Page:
The potatoes soak in some of the bitterness and become tastier actually. And bitter guards become a bit less bitter in exchange....This is the most simple stir fry as only powder spices are used and cooking time is very less.

The potatoes are fried in mustard oil ( without any tempering ) first . The potatoes are not peeled in my case and you can also try if you don't do that already .

Rubbing off the grime from the potato skin is enough to clean and the peel makes it more tasty when fried or roasted .


So the potato cubes are fried first so they get half cooked and ready to take the flavors of karela fast. I like the karela slices to be just cooked or even half cooked so add karela only when the potatoes are half cooked. You can add them earlier if you want them browned a bit more , but believe me once and cook them as they look here in the picture and you would meet a new avatar of karela.

Powdered , turmeric , red chilly powder and a little cumin and coriander powder is all that is added to the stir fry. Do not cook much after adding the powder spices as they would get burnt and spoil the flavor.

Serve hot with daal chawal as a side dish as most of the north Indian families do with karela . I like it wrapped in a chapati too and have seen some people who like it with plain parathas....you decide how you would like it most.

The lightly browned bitter guard slices and potatoes with skin . A very unique combination as the potato skin also imparts a nice flavor...does it look like a sunshine stir fry ?


To me it does. I decided to upload so many pictures to entice more and more karela haters to try this sunshine once and be with it forever :-)

And now comes another bowl of sunshine...

the scramble type karela made with fennel and a peanut powder mix.

A spicy nutty scramble to stuff inside a chapati roll . I do that many times even for a quick snacking.


I am listing the ingredients for this as it requires a few more than the last one...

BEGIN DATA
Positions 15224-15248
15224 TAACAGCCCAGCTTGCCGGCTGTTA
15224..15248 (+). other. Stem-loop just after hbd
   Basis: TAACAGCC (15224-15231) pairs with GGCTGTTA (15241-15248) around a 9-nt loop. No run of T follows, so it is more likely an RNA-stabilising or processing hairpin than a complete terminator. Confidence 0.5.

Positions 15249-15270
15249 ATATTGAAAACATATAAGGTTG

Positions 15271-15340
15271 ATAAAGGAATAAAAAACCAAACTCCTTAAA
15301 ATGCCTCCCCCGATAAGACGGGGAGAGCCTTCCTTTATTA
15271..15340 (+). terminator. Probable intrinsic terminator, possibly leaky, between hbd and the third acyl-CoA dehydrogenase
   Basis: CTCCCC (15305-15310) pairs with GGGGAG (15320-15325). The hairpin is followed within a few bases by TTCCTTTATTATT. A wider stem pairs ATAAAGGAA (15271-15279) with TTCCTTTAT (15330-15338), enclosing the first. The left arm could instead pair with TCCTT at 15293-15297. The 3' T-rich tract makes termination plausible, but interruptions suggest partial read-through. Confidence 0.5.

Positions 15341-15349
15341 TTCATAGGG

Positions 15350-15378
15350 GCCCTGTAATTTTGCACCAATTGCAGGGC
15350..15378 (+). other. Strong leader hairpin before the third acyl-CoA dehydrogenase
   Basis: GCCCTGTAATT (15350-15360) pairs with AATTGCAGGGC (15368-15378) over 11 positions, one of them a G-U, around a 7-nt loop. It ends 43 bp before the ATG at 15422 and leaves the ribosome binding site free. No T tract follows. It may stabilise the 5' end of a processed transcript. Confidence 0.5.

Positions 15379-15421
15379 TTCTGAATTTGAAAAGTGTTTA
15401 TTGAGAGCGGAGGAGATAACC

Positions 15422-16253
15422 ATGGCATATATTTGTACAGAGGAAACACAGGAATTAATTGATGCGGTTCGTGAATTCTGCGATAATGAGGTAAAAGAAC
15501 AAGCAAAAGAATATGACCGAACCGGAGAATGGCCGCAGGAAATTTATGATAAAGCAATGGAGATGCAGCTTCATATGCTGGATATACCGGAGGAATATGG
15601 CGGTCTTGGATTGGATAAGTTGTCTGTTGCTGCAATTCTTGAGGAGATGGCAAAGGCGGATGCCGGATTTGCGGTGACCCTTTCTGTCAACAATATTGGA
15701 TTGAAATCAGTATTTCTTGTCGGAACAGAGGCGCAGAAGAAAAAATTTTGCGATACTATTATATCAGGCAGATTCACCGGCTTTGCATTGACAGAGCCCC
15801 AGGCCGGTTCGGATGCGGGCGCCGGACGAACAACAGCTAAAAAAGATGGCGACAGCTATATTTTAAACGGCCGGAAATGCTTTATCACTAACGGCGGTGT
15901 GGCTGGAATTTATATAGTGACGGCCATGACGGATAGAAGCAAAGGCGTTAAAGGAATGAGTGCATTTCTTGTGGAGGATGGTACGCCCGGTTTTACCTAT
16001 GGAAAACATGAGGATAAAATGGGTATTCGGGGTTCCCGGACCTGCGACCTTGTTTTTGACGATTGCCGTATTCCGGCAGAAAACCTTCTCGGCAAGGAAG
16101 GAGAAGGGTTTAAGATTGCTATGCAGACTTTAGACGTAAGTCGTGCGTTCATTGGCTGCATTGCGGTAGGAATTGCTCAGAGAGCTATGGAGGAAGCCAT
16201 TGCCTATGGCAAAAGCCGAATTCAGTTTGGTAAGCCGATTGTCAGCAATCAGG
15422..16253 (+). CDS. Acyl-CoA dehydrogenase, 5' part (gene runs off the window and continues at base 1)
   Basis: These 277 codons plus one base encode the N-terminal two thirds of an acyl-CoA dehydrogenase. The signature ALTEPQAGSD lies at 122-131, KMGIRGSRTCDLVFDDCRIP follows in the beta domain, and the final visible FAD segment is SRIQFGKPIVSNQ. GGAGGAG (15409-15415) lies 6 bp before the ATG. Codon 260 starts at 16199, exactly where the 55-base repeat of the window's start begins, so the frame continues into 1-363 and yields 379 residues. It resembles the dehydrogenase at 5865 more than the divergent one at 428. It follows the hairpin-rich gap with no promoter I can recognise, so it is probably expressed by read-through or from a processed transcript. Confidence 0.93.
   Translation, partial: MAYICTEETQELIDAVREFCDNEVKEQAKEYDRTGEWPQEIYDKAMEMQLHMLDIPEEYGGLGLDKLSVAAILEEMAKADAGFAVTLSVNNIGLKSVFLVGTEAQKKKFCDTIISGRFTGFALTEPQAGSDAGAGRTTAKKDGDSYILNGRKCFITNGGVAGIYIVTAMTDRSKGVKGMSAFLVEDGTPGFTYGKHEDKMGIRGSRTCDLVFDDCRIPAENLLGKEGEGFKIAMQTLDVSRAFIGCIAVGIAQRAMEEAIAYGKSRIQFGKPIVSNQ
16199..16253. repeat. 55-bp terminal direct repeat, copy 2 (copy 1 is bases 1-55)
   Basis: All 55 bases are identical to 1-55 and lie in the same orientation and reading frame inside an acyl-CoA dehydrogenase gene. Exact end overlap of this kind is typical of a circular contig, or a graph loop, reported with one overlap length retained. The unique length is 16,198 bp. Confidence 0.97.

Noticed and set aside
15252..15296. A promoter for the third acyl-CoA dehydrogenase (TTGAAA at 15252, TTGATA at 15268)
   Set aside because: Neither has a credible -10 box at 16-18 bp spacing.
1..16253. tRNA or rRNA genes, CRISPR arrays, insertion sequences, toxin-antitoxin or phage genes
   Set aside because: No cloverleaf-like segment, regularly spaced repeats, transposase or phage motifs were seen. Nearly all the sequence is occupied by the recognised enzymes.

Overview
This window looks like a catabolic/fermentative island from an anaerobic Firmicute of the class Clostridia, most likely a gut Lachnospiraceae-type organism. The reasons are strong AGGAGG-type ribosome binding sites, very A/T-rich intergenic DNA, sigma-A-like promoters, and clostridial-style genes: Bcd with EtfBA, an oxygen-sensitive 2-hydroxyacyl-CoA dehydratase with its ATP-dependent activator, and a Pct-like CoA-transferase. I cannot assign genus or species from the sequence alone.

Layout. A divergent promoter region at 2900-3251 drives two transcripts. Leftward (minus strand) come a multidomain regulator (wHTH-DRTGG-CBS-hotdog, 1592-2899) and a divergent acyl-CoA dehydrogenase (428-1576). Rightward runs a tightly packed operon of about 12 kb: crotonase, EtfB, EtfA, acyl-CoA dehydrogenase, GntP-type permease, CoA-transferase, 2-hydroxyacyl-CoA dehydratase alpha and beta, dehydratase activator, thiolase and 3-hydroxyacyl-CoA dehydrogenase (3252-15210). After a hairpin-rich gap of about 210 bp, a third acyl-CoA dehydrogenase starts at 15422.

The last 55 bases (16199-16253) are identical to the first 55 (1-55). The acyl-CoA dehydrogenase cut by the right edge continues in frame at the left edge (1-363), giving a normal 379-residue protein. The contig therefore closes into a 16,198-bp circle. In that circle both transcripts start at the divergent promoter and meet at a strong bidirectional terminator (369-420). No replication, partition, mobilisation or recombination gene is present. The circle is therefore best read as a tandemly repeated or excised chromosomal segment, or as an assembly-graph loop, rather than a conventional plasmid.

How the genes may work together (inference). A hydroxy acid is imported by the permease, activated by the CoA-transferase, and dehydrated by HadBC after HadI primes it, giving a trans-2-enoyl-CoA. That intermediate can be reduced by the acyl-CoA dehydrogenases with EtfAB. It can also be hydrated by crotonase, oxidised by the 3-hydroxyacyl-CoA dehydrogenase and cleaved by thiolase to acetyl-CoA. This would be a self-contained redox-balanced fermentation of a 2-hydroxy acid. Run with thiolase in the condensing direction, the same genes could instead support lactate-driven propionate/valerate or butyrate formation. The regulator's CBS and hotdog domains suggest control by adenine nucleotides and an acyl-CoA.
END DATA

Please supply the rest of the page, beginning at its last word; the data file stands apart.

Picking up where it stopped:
The quantity is large and you would like to make a large quantity simply because this is such a yummy thing to have , and also because it refrigerates well for about a month....

fine chopped bitter guards 4-5 cups (500-600 gm)
fennel seeds 1 tbsp
cumin seeds 2 tsp
ajwain seeds 1 tsp
everyday curry powder 1 tbsp
turmeric powder 1 tbsp
peanut powder 1/2 cup
red chilly powder 2 tsp or more if you wish
fennel powder 2 tsp
amchoor powder 2 tsp or a bit more if you feel like
mustard oil or any other oil 2 tbsp
salt to taste


procedure....

Mix the peanut powder with red chilly powder, fennel powder and amchoor powder , mix well and keep aside.

Mix the everyday curry powder and turmeric powder with 2 tbsp of water and keep aside.

Heat the oil in a kadai and throw in the cumin seeds, fennel seeds and ajwain and wait till they crackle a bit , take care not to burn ajwain ans tip it in the last....add the soaked everyday curry masala and turmeric powders immediately into the oil and fry for about 20 seconds.

Tip in the chopped bitter guards and salt to taste and keep stir frying on medium to low flame for a longer period of time as the stir fry needs to be dehydrated without getting burnt. 

It will be convenient to keep stirring at low flame as there is less oil as compared to the quantity of the chopped guards , slow frying and doing other things on the sly is a good idea when you do multitasking.

Add the peanut powder mix when the bitter guard is cooked , it takes about 10 minutes of frying on low flame. Mix well and keep stirring for 2 more minutes and you would be able to sniff a roasted peanut and fennel aroma in the stir fry scramble...


Yes it is indeed a scramble , a bhurji as we like to call it . Something you would have daily as a side dish when you have it in the fridge...

A simple daal chawal meal and such a flavorful bhurji to go with it...a not so bitter bitter guard recipe....

Do you remember this karela mash ? Go take a look if you are new to this site.This is my on and off detox regime , i boil the vegetables in bulk and mash a portion daily for a quick bowl of soupy concoction , this one has been adopted by many of my friends and readers and liked by them too , i am taking about liking the taste and not what it does to their bodies.....because that is noticeable much later...

Enjoy good health and stimulate your taste buds too .... the ones who are dormant ...

Thursday, September 22, 2011

A spicy spinach gravy base and three yummy curries...




With black chickpeas and lotus stem , with paneer and with black eyed peas. All of them super yummy and spicy and yet tasting very different from each other. The spinach gravy freezes well so it becomes a very convenient way to whip up a rich spicy curry any time you wish. I love using spinach in any possible way , as a thickener of a spicy gravy it works like magic. A nice green color and the taste blends so well with north Indian curry spices.

Use any firm vegetables of cooked beans with it and revel in your art . A large batch of this gravy makes a great sense as spinach involves a lot of cleaning and chopping time. Do it in bulk and enjoy the fruit of labor 4-5 times....

ingredients...

spinach leaves including stems 1 kg
tomatoes 250 gm
onions 200 gm
turmeric powder 2 tsp
salt to taste
mustard oil 3-4 tbsp
whole cumin seeds 1 tsp
bay leaves 2-3 nos.

to be made into a paste...
garlic cloves 20 nos.
ginger chopped roughly 3-4 tbsp
green chillies 5-6 or more
red chilly powder 1 tsp or more if you like